A good example of a Super Node is the machine that is used at the reception desk or the machine that is used for building security. It’s always switched on, and it’s always connected to the network because it has other important jobs to do, too! We’ve seen other organizations suggest the ‘music machine’ - sometimes the most important machine in the office is the one providing the streaming music!
An alternative to ensuring Super Nodes have a static IP address is to enable the Cloud Node for iOS printing.
A Passive Node is the opposite of a Super Node - not to cast doubts on this type of node, but it normally can’t be trusted to be available and generally shouldn’t be relied on to be part of the Edge Mesh. Sorry Passive Node!!
A good example of a Passive Node is any machine that has the PaperCut Pocket or Hive client installed, but is very infrequently at the office or connected to the network. For example, maybe there’s someone who works from home 6 out of 7 weeks or someone whose role means they are mostly out of the office during the day.
When you demote a node to be a Passive Node, the cloud then no longer replicates print jobs to that machine, since it knows that the chances are slim that it will be available when it comes time to release that print job.
Note that even if a machine is demoted to be a Passive Node, the user can still print from it without any issues. As with all types of nodes, the behavior to the user is completely invisible.
The Cloud Node may be optionally enabled to support off-network or cloud printing. If one of the network users is in the cafe down the street, connected to the cloud over their cell-connection, no problem! They can still print if the Cloud Node is enabled.
The print client on their laptop will securely route the encrypted job to the Cloud Node. When it comes time to release the job, the Cloud Node will forward the job to one of the organization’s local-network Edge Nodes to print the job to the chosen printer.
You enable the Cloud Node by switching on the Include in Mesh toggle in the Manage > Edge Mesh page. No extra software install needed - just click the switch, and within a few moments you’ll see the new Cloud Node begin to handle print jobs.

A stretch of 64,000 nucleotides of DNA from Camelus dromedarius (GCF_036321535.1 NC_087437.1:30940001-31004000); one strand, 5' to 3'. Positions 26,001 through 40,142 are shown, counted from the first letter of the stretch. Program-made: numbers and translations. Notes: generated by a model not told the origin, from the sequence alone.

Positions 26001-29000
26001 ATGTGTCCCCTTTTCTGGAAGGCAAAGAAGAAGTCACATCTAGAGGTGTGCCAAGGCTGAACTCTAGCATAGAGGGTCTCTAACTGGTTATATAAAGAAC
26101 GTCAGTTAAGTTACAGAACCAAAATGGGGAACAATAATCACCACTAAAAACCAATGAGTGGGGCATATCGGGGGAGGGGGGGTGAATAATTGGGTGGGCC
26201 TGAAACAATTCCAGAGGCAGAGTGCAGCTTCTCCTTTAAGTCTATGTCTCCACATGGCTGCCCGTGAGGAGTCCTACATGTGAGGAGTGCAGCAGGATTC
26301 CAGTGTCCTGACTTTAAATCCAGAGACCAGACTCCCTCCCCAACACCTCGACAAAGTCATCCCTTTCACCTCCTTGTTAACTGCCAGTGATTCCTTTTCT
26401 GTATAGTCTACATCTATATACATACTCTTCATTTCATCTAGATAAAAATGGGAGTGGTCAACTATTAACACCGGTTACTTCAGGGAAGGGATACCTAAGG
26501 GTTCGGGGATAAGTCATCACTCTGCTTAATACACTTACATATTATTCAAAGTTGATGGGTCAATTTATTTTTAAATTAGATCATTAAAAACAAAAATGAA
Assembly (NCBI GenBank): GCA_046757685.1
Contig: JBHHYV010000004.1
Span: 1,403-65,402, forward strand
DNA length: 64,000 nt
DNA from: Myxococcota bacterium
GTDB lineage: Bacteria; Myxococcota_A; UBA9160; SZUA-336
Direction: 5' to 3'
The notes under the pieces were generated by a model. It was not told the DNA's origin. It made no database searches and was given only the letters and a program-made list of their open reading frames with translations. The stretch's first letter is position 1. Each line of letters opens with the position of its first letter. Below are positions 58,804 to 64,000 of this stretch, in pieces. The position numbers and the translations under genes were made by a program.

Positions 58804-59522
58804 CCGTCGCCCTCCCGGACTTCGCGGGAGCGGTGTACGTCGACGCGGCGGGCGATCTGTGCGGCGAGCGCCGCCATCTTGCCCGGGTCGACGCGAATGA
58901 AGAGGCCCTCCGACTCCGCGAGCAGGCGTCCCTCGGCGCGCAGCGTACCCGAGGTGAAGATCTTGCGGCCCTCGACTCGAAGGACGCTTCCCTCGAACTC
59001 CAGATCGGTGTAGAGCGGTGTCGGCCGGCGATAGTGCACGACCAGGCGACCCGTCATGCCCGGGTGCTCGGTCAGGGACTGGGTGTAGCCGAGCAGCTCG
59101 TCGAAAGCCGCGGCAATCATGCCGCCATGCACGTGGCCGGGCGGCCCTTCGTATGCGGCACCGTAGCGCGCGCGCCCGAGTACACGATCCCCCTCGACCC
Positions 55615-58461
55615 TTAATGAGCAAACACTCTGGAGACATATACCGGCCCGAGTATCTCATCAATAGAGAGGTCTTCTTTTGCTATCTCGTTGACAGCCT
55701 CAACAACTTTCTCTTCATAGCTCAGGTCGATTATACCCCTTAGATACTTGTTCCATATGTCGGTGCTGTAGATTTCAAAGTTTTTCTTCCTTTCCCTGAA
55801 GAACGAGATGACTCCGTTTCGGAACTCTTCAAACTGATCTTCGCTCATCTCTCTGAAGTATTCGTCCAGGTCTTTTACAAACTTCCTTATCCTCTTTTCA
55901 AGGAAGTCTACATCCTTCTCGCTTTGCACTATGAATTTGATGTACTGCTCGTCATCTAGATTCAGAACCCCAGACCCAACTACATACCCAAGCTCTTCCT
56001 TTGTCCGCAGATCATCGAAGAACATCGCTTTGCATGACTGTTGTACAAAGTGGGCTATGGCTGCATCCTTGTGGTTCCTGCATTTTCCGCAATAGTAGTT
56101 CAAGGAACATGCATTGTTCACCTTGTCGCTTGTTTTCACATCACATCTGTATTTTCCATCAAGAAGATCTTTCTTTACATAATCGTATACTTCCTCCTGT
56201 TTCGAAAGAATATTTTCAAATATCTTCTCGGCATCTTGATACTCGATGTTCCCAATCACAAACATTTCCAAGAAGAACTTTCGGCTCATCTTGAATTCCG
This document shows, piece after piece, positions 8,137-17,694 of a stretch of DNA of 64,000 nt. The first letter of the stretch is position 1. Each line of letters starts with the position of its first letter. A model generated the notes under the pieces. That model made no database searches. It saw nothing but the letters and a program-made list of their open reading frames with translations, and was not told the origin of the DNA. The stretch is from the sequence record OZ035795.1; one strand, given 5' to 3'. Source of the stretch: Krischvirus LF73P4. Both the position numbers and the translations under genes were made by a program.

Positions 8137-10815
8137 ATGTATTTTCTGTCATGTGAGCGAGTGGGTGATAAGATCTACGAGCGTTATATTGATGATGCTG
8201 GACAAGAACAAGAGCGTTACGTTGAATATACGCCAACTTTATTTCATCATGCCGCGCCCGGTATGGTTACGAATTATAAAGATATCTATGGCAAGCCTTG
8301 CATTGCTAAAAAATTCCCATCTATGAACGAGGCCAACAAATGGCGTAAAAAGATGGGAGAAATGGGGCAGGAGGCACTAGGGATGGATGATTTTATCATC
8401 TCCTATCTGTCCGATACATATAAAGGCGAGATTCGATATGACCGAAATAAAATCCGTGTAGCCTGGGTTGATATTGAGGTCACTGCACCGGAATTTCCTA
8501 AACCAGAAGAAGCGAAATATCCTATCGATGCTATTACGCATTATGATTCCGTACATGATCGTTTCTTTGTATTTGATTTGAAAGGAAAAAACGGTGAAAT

In terms of job replication preference, if the person printing is on your local network then the Cloud Node won’t be used - why make the job travel up to the cloud and back for no reason! The exception to this is if there is only one Edge Node available on your local network when someone prints. For example with only one Edge Node online, the print job will be replicated to the Cloud Node too, for redundancy.
It can get slightly more complicated than that though - skip through if you feel your eyes glazing over, but there’s other scenarios which have different outcomes. For example:
- If someone on your local network prints and there are zero local Edge Nodes online, replication doesn’t actually happen - the job will go straight to the Cloud Node.
- If there’s only one local Edge Node online, then (as above) that Edge Node receives the job, and it also gets replicated to the Cloud Node.
- If there are two or more local Edge Nodes online, then replication happens within the local network, and the job does not get replicated to the Cloud Node.
Within the Edge Mesh section of the admin interface, you can:
- promote a Standard Node to be a Super Node
- demote a Standard Node to be a Passive Node
- demote Super Nodes to be a Standard Node
- promote a Passive Node to be a Standard Node
- put your left leg in, your left leg out.
Find the node that you want to promote or demote, and use the ‘⋮’ menu to select Promote or Demote.
Do phones form part of the Edge Mesh?
Can I delete an Edge Node completely?
Can I rename an Edge Node?
Do all Edge Nodes need to have a static IP address?
Can I make our MFDs into Edge Nodes?
Can I make a Raspberry Pi into an Edge Node?
Why do I see Super Nodes listed that I haven’t promoted?
If you install the Pocket or Hive software on a Server OS (for example, Windows Server 2019) then the Edge Node software assumes that since it’s running on a server-level machine, there’s a high chance that it will be always on and always connected to the network.
If this isn’t correct, then manually demote the Super Node back down to a Standard Node.